What emerges from the literature is definitional unclarity. One remarkable confound is that there is a “lack of any consensus in the literature on a definition of ‘parenting’ on which to build a definition of ‘parenting capacity’” (DCS, 2005, p. 13). Azar, Lauretti, and Loding (1998) claim that assessment depends on the models of parenting that frame the questions of fitness or dysfunction, and the validity of assessment methods. Azar et al. (1998) critique various models of assessment such as developmental models based on parenting standards drawn from narrow population studies, child abuse models where parenting is assessed in terms of ways it may fail, dimensional approaches such as warmth/hostility and control (without assessing cultural differences in the expression of affect or ethnocentric values), typological models that delineate categories of narrow-band socialisation practices (e.g., parent-child interactions observed in narrow clinical settings), and systems based assessment frameworks that evaluate behaviour control, problem solving, affective involvement etc. They conclude that the models are heavily rooted in the values of dominant, middle-class, Anglo-American culture (Azar et al., 1998) and not those of Indigenous peoples. Perhaps, rather they merely reflect the values of post-enlightenment individualism.
In Australia capacity is equated with functionality due to the belief of an inherent relativity of what constitutes good parenting (Centre for Community Child Health, 2004). In Western Australia there are five areas assessed in parental functioning: The ability to provide a safe environment, regulating impulses and emotions, empathy, appropriate prioritisation, and having insight regarding possible harmful behaviours (CPFS, 2016). Unfortunately, what is intrinsic to parenting is not fully captured by behavioural observation (i.e., the motivations and intentions of parental behaviour) or by psychometric measurement. The evidence—no universal agreement over definitions, distinctions, models, measurement etc., and that relativism and functionality are the defining categories of parenting capacity—argues that no sufficient measure exists.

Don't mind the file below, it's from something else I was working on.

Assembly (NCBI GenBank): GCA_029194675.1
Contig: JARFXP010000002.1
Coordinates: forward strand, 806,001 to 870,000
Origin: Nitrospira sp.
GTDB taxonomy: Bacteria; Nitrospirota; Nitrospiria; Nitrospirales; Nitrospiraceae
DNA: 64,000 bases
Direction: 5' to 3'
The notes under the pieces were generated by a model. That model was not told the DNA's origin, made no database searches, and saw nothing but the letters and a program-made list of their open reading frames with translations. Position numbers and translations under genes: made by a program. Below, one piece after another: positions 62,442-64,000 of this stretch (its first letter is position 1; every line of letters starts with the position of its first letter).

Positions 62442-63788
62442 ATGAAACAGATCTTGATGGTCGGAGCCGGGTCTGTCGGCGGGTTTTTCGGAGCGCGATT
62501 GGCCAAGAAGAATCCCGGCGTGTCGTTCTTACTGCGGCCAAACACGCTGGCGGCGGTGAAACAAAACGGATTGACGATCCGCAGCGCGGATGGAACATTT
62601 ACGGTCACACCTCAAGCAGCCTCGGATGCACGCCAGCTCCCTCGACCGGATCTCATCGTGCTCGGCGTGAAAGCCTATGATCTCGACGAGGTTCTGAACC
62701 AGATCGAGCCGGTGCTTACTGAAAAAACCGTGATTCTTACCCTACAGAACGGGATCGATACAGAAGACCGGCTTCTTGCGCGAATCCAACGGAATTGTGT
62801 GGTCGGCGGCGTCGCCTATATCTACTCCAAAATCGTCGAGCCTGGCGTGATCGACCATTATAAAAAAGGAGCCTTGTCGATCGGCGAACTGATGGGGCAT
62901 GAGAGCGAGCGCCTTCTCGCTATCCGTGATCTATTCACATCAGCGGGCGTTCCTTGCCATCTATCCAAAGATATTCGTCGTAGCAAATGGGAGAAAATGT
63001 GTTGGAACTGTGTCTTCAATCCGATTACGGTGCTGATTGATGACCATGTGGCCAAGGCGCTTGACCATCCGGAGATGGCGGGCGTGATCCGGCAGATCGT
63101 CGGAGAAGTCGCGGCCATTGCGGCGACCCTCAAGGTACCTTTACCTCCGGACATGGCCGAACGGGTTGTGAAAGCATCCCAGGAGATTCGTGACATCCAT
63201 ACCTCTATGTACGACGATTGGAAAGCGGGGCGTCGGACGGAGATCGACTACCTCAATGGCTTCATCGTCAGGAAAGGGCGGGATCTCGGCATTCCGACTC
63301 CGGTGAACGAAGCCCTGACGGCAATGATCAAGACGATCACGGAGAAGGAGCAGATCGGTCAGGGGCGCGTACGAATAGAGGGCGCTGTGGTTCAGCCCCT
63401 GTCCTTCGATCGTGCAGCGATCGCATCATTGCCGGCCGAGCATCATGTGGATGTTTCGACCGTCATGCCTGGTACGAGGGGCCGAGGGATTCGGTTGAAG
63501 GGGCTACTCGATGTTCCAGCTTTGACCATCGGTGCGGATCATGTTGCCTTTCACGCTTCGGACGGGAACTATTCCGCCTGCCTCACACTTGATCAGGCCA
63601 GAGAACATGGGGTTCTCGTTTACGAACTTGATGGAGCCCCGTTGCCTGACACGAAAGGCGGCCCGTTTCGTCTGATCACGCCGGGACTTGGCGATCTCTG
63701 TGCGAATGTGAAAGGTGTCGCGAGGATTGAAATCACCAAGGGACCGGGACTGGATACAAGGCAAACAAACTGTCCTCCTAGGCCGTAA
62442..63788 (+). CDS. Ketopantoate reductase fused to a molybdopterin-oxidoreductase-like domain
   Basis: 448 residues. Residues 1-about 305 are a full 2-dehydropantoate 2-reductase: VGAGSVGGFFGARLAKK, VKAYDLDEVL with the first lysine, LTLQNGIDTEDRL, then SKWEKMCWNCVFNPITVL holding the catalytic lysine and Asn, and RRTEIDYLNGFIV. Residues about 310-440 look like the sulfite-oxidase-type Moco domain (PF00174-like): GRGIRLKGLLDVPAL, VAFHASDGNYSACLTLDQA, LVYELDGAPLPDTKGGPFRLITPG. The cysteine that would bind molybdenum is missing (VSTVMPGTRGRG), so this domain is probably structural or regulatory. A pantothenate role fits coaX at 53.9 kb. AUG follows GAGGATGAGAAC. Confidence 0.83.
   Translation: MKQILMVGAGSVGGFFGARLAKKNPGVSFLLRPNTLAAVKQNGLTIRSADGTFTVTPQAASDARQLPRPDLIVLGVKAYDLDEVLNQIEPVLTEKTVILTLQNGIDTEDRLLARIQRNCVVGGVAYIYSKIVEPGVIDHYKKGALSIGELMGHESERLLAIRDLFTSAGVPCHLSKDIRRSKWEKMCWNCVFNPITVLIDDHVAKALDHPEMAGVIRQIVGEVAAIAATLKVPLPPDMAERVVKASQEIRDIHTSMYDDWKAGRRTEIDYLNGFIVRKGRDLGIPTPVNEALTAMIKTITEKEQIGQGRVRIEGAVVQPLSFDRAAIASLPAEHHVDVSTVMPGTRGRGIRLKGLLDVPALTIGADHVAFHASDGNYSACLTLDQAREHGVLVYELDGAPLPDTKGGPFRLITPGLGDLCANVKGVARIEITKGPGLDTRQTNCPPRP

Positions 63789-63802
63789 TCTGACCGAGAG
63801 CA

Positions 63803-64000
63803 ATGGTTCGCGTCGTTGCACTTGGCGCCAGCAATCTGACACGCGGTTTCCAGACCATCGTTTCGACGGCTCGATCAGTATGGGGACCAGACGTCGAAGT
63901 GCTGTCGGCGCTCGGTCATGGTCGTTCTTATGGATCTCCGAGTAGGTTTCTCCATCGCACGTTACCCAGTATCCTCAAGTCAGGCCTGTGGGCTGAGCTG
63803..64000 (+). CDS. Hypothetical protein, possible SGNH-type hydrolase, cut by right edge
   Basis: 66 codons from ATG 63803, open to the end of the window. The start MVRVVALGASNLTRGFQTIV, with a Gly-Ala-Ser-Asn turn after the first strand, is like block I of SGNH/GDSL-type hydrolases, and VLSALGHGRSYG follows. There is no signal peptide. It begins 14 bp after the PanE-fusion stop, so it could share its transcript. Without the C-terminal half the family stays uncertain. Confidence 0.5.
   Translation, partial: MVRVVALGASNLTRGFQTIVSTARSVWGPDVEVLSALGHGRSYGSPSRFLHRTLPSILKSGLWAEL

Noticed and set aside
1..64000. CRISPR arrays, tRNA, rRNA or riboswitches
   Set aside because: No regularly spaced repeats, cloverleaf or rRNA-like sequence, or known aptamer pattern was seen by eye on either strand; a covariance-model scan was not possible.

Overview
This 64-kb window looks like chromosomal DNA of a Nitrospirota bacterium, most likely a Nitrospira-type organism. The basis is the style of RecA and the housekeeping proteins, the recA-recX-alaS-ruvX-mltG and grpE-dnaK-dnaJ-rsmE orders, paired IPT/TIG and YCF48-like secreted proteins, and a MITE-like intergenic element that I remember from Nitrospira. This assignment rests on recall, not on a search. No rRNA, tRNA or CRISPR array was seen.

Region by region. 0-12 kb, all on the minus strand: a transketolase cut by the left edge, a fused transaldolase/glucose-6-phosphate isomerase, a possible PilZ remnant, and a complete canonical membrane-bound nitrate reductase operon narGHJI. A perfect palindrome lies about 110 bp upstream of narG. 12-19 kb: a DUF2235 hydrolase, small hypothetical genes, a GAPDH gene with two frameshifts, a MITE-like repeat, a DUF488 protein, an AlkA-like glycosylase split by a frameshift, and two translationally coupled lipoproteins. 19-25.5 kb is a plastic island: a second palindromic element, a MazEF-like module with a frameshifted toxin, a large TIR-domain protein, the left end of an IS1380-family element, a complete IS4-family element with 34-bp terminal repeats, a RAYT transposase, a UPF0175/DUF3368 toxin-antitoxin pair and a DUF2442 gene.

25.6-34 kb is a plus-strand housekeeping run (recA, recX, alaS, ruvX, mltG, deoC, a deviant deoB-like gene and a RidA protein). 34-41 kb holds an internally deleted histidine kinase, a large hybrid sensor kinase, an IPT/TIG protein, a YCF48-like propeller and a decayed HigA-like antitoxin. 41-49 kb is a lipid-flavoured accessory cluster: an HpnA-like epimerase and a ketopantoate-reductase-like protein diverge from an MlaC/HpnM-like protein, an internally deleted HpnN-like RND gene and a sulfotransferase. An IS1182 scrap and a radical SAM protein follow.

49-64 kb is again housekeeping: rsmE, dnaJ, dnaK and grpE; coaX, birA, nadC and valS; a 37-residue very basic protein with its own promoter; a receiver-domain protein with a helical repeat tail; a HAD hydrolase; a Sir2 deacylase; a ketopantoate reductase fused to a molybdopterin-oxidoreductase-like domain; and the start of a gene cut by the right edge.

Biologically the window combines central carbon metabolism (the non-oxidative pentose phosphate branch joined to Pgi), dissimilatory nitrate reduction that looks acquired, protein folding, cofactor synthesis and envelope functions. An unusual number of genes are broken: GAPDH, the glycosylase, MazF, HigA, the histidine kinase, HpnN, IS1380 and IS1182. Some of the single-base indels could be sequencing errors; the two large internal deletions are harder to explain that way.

Compounding the allegation of invalid measures there are cultural confounds needing consideration prior to assessing the capacity of an Indigenous parent. Ralph (2015) claims that the interaction between Indigenous families and non-Indigenous systems places them at risk of poor outcomes due to a lack of cultural competency in those making the assessment. Bromfield, Higgins, Higgins, and Richardson (2007) argue that standard assessment processes are inappropriate as the current psychological assessment tools are based on Anglo-European middle class living standards and parenting values, second, that Indigenous carers may have unfairly receive a criminal history and are excluded by it, that current assessment tools do not evaluate a carer’s capacity to care for an Indigenous child, and lastly, those tools require culturally inappropriate communication styles.
What is appropriate, however, is overlooked. The strengths of Indigenous parenting derives from their culture and revolve around ideas such as the raising of children being a shared responsibility, fostering interdependence, group cohesion and community loyalty; that children are allowed to freely explore their world, helping them develop skills necessary to negotiate their pathways to adulthood; that elders are important to family functioning and contributing to child rearing; and that Indigenous spirituality passed to the children helps them cope with challenges, and creates identity and cohesion (Lohoar, Butera, & Kennedy, 2014).